Petrol station staff abused over high fuel prices

Petrol station staff abused over high fuel prices
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Petrol station workers are reporting growing abuse from drivers as fuel prices remain at record highs.

Staff are seeing a "huge increase" of verbal abuse from motorists angry at the price at the pump, according to forecourt operator Ascona Group.

Petrol debt recovery firm, Forecourt Eye, said staff were dealing with "very combative attitudes" from customers.

It now costs more than £100 to fill the average car.

Fuel prices in the UK have remained at record levels for weeks, as many countries reduce their dependency on Russian oil in response to its invasion of Ukraine.

Nick Fisher, chief executive of Forecourt Eye said petrol station staff were being confronted by customers talking about being "ripped off" and asking questions like "how do you expect me to pay?"

He said customers were "becoming frustrated" at the high prices because they had remained high and kept creeping higher.

Many petrol stations rely on additional incomes made from sales of groceries, bakery items and coffee, he said.

But shoppers will not buy other products from a store where they feel they are being overcharged, he added.

Darren Briggs, chief executive of the Ascona Group said there had been a rise in the number of people who are driving off without paying for their petrol, which he linked to cost of living pressures.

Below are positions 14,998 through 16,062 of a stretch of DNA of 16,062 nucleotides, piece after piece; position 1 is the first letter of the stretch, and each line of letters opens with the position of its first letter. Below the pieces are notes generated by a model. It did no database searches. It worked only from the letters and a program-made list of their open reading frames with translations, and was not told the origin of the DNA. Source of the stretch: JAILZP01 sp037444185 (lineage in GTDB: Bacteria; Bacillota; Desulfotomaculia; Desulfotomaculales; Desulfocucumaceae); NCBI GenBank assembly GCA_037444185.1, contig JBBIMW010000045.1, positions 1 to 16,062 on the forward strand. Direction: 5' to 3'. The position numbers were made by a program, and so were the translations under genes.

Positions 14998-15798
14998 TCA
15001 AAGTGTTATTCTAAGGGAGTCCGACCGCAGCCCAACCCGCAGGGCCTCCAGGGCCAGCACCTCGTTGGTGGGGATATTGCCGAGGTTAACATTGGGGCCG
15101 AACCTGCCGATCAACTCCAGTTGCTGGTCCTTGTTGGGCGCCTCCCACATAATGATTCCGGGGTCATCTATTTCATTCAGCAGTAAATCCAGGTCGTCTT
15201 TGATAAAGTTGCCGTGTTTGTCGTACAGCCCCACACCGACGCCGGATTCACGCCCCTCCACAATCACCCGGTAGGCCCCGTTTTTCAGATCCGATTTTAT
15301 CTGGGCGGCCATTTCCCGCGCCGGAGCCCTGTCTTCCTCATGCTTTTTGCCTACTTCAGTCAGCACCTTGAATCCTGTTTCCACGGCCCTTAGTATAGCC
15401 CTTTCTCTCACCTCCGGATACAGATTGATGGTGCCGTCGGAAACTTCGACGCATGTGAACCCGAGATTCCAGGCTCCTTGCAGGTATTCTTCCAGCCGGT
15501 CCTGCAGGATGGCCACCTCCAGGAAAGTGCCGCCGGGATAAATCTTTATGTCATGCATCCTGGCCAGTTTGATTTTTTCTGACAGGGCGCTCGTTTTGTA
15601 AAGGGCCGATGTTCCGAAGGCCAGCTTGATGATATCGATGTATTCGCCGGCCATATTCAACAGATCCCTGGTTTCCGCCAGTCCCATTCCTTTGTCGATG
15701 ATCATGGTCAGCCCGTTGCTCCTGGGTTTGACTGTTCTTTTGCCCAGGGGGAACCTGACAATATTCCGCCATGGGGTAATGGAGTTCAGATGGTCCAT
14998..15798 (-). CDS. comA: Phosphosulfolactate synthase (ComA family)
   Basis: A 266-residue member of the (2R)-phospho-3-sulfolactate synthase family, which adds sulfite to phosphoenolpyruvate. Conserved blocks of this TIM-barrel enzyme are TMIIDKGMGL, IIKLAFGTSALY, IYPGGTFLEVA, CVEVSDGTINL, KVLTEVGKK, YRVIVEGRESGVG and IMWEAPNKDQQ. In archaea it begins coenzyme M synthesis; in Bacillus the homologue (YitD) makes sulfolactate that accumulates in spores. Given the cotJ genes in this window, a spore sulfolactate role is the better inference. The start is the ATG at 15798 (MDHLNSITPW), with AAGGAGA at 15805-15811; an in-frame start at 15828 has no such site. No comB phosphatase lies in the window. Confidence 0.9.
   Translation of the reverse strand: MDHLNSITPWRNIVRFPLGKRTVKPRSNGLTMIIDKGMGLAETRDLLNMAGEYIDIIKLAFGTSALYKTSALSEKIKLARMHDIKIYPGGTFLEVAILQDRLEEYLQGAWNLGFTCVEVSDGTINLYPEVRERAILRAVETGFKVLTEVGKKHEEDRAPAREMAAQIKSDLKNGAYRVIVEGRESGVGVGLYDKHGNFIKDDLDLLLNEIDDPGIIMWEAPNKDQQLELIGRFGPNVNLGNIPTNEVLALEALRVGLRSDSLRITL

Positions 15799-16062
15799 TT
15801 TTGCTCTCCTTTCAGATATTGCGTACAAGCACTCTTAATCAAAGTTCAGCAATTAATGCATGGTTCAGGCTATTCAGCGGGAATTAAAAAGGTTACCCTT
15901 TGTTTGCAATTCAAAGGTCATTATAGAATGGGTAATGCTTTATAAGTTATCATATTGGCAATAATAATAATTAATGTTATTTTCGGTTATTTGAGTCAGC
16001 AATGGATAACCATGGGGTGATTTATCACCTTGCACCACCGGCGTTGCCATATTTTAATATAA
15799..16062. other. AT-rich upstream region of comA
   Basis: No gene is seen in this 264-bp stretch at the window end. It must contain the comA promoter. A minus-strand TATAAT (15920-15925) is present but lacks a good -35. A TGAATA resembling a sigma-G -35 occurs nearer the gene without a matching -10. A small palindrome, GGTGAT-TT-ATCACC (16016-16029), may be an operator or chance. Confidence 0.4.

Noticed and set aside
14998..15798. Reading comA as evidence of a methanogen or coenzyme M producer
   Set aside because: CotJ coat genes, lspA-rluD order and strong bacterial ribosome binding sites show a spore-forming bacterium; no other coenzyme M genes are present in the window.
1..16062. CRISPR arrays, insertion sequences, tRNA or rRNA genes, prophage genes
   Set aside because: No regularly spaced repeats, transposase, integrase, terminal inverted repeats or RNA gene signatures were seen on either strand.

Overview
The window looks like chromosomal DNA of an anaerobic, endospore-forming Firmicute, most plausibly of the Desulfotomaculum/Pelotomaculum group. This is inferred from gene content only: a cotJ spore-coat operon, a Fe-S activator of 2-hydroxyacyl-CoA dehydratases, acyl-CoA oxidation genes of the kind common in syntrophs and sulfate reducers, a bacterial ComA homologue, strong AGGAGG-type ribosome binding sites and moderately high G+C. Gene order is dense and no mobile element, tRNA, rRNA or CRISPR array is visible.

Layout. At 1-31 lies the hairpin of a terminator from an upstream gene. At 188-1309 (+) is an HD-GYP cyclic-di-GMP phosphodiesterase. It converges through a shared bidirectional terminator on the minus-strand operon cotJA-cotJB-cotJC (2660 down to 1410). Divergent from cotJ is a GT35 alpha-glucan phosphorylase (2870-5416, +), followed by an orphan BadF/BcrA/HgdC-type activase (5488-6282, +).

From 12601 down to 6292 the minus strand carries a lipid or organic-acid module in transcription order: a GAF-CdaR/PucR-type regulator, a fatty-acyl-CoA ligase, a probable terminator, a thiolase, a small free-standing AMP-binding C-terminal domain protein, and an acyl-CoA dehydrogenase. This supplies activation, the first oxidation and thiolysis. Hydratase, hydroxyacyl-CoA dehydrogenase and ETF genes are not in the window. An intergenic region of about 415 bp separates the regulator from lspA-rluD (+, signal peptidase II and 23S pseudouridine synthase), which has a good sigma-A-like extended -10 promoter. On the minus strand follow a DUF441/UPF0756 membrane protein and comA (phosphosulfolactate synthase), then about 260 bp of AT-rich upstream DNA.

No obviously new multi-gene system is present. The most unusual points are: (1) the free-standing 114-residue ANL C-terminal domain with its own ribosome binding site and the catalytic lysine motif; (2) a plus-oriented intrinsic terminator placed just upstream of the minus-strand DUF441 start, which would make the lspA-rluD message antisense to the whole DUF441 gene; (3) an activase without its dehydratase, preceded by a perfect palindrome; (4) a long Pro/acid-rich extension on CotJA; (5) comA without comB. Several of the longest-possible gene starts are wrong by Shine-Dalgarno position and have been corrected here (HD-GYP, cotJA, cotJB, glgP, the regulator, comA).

The Petrol Retailers Association (PRA) said that petrol theft has continued to rise across the country.

Drive off incidents, where a motorist fills up and makes no attempt to pay before leaving, have increased by 61% so far this year, compared with the same period in 2021, according to figures from Forecourt Eye.

Mr Fisher said this was putting pressure on margins, and if the current rate of drive-offs continued it would cost businesses £25 million in lost fuel sales over a year.

Forecourt Eye digitally traces and tracks non-payers at more than 1,000 petrol stations and its new clients have doubled in the last two months due to the rise in non-payers, he said.


The AA and RAC have both claimed in the last few days that it was unjustifiable that petrol prices continued to rise whilst wholesale prices have fallen.

But Gordon Balmer from the PRA insisted its members had passed on the 5p fuel duty cut introduced in March.

However, the wholesale costs were very volatile, and over time, they had "overwhelmed" the fuel duty cut, he said.

Mr Briggs from Ascona Group said petrol stations were often not making enough to recoup costs.

He said other pressures on margins included a reduction in how much fuel was being sold, as customers tried to save money - with the volume of sales at some sites only at 80% of normal levels.

Mr Briggs said it could cost up to £25,000 per month to run a petrol station, covering costs such as wages, utility bills, maintenance, repairs. He said money lost by non-payment was another financial blow.

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